The three major “pro-European” groups in the European Parliament, the centre-right European People’s Party (EPP), the centre-left Socialists and Democrats (S&D), and the ALDE liberals, have taken the position that the EU should reject Ted R. Malloch as US ambassador to the EU.
Manfred Weber, the leader of the EPP group in the European Parliament, and Guy Verhofstadt, his colleague from ALDE, co-signed a letter to Council President Donald Tusk yesterday (2 February), proposing that the EU rejects Malloch as US ambassador to the EU.
— Guy Verhofstadt (@GuyVerhofstadt) February 2, 2017
— Manfred Weber (@ManfredWeber) February 2, 2017
Separately, S&D leader Gianni Pittella sent a letter, in which he says he tells Tusk and EU foreign affairs chief Federica Mogherini that Malloch would not be an acceptable choice and should be declared a ‘persona non grata’.
Malloch tipped to be Trump’s ambassador to the EU, said on 25 January that the bloc could collapse in the next 18 months. At first, the EU Commission spokesperson appeared to be unimpressed.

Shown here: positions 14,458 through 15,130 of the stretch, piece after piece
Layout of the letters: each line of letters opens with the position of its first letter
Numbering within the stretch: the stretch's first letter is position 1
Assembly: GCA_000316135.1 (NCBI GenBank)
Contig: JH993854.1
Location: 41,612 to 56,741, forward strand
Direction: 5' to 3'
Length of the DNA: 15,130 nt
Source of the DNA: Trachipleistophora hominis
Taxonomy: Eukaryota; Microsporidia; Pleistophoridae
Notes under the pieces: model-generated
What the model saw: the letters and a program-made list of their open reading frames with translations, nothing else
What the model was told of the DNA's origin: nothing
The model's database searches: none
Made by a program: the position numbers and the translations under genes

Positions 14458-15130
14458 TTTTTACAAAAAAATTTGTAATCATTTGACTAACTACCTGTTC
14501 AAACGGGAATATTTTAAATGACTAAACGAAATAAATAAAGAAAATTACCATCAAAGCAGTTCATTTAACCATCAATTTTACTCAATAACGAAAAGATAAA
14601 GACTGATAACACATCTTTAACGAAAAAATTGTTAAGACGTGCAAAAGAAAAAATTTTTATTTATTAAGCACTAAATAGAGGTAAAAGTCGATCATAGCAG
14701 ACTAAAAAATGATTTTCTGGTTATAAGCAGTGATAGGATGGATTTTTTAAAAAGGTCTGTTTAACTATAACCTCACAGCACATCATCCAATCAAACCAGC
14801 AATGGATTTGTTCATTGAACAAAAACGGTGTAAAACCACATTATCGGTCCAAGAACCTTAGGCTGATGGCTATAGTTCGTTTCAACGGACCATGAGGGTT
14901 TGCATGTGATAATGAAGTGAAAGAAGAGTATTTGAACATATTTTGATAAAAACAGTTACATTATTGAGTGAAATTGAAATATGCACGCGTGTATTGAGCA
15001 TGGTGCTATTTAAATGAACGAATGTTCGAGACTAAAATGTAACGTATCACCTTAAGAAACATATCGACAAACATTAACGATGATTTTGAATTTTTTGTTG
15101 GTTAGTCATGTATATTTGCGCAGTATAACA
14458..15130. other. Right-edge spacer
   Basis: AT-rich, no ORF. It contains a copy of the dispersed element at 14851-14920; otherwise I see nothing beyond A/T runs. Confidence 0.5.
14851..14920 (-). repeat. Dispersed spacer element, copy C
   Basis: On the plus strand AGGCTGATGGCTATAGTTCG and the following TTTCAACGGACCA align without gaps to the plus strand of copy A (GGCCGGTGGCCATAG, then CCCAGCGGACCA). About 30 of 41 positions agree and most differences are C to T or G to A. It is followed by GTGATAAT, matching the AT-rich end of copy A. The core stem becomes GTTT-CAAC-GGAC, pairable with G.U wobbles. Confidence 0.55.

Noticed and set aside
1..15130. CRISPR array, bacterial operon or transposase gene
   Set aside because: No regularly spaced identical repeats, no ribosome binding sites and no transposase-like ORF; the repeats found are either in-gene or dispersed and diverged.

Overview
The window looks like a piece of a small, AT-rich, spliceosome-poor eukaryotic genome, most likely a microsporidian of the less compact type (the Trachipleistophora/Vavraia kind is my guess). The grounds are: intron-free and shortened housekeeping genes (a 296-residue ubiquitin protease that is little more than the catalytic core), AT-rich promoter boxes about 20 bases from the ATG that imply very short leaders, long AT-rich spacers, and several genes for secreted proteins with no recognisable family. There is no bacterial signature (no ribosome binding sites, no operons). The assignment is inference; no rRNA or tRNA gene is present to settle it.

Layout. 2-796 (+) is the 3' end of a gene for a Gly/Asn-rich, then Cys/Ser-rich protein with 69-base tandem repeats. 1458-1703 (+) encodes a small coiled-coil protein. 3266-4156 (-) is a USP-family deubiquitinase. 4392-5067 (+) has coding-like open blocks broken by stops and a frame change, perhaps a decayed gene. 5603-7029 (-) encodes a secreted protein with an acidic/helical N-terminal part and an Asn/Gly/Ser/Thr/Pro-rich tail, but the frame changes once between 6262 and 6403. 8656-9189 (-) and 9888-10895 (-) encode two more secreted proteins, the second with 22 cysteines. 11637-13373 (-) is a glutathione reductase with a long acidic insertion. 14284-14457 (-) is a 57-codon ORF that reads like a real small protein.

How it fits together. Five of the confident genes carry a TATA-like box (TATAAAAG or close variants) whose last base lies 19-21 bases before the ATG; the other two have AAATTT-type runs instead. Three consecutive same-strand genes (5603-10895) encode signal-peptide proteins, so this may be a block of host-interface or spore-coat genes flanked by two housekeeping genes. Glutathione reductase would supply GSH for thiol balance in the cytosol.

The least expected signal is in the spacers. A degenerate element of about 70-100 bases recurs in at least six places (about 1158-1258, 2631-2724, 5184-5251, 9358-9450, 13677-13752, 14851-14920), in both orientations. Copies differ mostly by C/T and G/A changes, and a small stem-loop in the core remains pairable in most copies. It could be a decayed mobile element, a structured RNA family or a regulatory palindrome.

Weber and Verhofstadt quote other statements by Malloch, who expressed his ambition “to tame the bloc” just like the Soviet Union was brought down in the early 1990s.
“These statements reveal outrageous malevolence regarding the values that define this European Union”, the two leaders write, warning about “the potential to undermine seriously the transatlantic relationship”.
“On behalf of our political groups in the European Parliament we urge you not to accept the accreditation credentials of Mr Malloch, should he be proposed as US Ambassador to the EU,” the letter ends.
Pittella writes that Malloch’s comparison of the EU with the Soviet Union clearly shows his hostility “to our common values and principles”.
“We firmly believe that ignoring this unacceptable stance would undermine our future relationship with the US administration and could potentially contribute to the spread of populism and Euroscepticism across Europe,” the S&D leader wrote.
A country wishing to appoint an ambassador must request the so-called agrément from the host country. In the case of the EU, third countries ask for agrément from the Council President, since the post was created in 2009, and all 28 countries must give their consent.
So far the US has not sent a notification, asking for an agrément for their new ambassador to the EU.